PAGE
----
Delhi’s air quality turns ‘severe’ again

The CPCB said 22 areas recorded ‘severe’, while 13 witnessed ‘very poor’ air quality.FILE PHOTO: R.V. MoorthyR_V_Moorthy

The CPCB said 22 areas recorded ‘severe’, while 13 witnessed ‘very poor’ air quality.FILE PHOTO: R.V. MoorthyR_V_Moorthy  

Delhi’s air quality turned ‘severe’ again on Thursday due to unfavourable meteorological conditions like low wind speed that prevented dispersion of pollutants, authorities said.

The Central Pollution Control Board (CPCB) data showed the overall air quality index (AQI) in the ‘severe’ category, while the Centre-run System of Air Quality and Weather Forecasting (SAFAR) showed an AQI of 372, which falls in the ‘very poor’ category.

As per the CPCB data, 22 areas recorded severe pollution, while 13 witnessed ‘very poor’ air quality.

In NCR, Ghaziabad and Faridabad recorded severe air quality while Gurugram and Noida recorded ‘very poor’ air quality.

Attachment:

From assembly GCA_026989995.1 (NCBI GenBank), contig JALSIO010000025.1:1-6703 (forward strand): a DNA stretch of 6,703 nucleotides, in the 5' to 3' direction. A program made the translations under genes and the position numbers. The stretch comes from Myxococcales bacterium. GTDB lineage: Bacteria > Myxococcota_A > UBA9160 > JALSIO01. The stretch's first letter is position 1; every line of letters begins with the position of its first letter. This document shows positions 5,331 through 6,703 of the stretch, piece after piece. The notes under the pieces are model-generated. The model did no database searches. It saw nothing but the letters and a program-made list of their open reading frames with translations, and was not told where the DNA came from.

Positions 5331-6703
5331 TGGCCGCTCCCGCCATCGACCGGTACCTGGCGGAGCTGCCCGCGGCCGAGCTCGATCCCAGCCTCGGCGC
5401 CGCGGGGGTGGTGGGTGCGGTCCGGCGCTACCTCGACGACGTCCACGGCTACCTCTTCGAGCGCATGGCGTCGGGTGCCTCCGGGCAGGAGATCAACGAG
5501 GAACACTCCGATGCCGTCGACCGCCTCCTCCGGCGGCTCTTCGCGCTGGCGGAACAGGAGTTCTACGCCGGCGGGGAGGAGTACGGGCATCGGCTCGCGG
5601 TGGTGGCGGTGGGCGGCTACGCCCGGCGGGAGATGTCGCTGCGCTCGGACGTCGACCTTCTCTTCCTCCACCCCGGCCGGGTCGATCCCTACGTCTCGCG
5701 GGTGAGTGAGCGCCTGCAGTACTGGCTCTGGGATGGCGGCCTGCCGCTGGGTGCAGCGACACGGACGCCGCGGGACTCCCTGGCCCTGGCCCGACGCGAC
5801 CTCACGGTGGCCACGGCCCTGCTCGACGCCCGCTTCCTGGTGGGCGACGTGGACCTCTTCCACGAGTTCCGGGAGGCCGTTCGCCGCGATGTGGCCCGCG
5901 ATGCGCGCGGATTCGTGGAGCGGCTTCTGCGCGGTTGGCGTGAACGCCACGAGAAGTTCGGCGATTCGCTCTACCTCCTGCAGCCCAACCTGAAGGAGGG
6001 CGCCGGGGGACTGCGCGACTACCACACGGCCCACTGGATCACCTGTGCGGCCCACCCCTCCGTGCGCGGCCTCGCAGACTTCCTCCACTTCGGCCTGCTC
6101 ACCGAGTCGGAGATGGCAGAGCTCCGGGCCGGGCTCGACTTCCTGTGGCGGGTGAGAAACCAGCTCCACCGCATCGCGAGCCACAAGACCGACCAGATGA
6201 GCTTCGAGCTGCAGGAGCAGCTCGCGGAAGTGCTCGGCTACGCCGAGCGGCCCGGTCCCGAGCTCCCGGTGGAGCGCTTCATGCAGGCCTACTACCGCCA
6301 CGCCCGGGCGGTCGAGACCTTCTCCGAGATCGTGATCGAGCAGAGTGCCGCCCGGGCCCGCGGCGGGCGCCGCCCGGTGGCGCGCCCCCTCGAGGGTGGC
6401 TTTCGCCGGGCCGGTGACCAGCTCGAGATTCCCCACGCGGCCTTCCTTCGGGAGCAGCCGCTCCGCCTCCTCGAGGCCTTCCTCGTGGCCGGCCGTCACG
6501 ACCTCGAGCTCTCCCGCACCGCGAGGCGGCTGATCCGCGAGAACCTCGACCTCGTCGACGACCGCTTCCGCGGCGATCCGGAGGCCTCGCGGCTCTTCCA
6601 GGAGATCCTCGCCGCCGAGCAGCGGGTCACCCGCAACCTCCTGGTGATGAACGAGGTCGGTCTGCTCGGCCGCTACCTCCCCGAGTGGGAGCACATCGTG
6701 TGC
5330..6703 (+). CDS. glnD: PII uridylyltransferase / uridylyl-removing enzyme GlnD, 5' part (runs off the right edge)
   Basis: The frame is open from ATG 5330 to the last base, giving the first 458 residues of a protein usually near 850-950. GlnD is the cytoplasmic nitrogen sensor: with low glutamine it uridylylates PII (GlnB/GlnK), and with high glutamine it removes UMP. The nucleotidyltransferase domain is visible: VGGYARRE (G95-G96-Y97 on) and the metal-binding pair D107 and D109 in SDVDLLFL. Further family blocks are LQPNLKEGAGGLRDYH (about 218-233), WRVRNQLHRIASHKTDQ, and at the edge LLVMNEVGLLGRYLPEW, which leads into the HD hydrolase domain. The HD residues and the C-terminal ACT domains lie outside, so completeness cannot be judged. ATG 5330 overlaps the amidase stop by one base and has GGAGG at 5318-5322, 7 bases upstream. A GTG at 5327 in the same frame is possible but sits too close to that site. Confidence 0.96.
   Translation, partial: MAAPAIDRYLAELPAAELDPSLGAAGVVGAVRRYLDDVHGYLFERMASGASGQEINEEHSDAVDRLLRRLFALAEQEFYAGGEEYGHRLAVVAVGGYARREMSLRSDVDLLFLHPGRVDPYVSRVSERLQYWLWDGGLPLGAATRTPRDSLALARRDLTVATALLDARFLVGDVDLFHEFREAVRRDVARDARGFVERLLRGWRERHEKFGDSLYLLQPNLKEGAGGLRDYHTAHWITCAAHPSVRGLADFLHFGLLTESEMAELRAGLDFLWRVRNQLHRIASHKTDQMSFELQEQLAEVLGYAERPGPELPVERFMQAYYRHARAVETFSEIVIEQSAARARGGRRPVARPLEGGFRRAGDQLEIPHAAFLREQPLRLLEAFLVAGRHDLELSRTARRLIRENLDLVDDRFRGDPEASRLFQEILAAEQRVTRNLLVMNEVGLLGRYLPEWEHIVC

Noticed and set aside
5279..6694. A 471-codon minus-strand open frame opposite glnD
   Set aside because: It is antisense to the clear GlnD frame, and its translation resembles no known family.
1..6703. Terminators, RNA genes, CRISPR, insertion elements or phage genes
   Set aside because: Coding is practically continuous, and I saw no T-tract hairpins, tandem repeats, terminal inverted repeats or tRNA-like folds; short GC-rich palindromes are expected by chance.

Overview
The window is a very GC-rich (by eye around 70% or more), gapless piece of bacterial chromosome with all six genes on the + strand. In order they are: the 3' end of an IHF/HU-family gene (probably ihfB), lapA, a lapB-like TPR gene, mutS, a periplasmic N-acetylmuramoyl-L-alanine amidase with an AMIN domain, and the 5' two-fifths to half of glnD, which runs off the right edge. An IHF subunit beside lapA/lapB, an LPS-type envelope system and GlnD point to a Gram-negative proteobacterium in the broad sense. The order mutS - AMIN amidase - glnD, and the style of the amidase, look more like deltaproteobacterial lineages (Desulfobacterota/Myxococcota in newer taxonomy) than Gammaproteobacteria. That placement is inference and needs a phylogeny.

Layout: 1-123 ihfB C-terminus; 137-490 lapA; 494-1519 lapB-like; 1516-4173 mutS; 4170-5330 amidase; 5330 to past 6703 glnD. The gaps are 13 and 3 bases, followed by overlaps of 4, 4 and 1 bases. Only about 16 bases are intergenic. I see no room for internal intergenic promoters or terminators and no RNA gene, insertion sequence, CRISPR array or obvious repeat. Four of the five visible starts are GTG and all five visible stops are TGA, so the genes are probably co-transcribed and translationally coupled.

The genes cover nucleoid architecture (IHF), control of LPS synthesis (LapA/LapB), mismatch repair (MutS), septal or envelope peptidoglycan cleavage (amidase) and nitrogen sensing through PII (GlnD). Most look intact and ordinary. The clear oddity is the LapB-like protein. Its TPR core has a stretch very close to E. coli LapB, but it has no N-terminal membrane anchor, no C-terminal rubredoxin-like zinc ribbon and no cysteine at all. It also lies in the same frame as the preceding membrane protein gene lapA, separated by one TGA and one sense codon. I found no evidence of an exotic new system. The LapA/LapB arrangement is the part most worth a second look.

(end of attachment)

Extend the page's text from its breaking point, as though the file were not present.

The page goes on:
The overall PM2.5 level — fine particulate matter in the air with a diameter of less than 2.5 micrometer — was recorded at 322 and the PM10 level at 485 in Delhi, the CPCB said.

The national Capital recorded its second highest pollution level of the year on Sunday with an AQI of 450. The air quality remained ‘severe’ on Monday and Tuesday. There was slight drop in pollution level and the air quality moved to the ‘very poor’ category on Wednesday. On Thursday, the air quality again worsened and turned ‘severe’.

The Indian Institute of Tropical Meteorology (IITM) stated that the air quality is likely to improve marginally on Friday. The ventilation index is marginally favourable for dispersion of pollutants at 4,500 sqm/second, the IITM also said.

The ventilation index is the speed at which pollutants can disperse. A ventilation index lower than 6,000 sqm/second, with average wind speed less than 10 kmph, is unfavourable for dispersion of pollutants.

The overall air quality is likely to improve on Friday by a few notches, but will continue to remain in ‘very poor’ category during the next three days, stated the SAFAR. “Major reason for predicted increase is a decline in surface wind speed which will disperse pollutants slowly unlike yesterday [Wednesday]. Other meteorological factors are also not very favourable,” the SAFAR further said.

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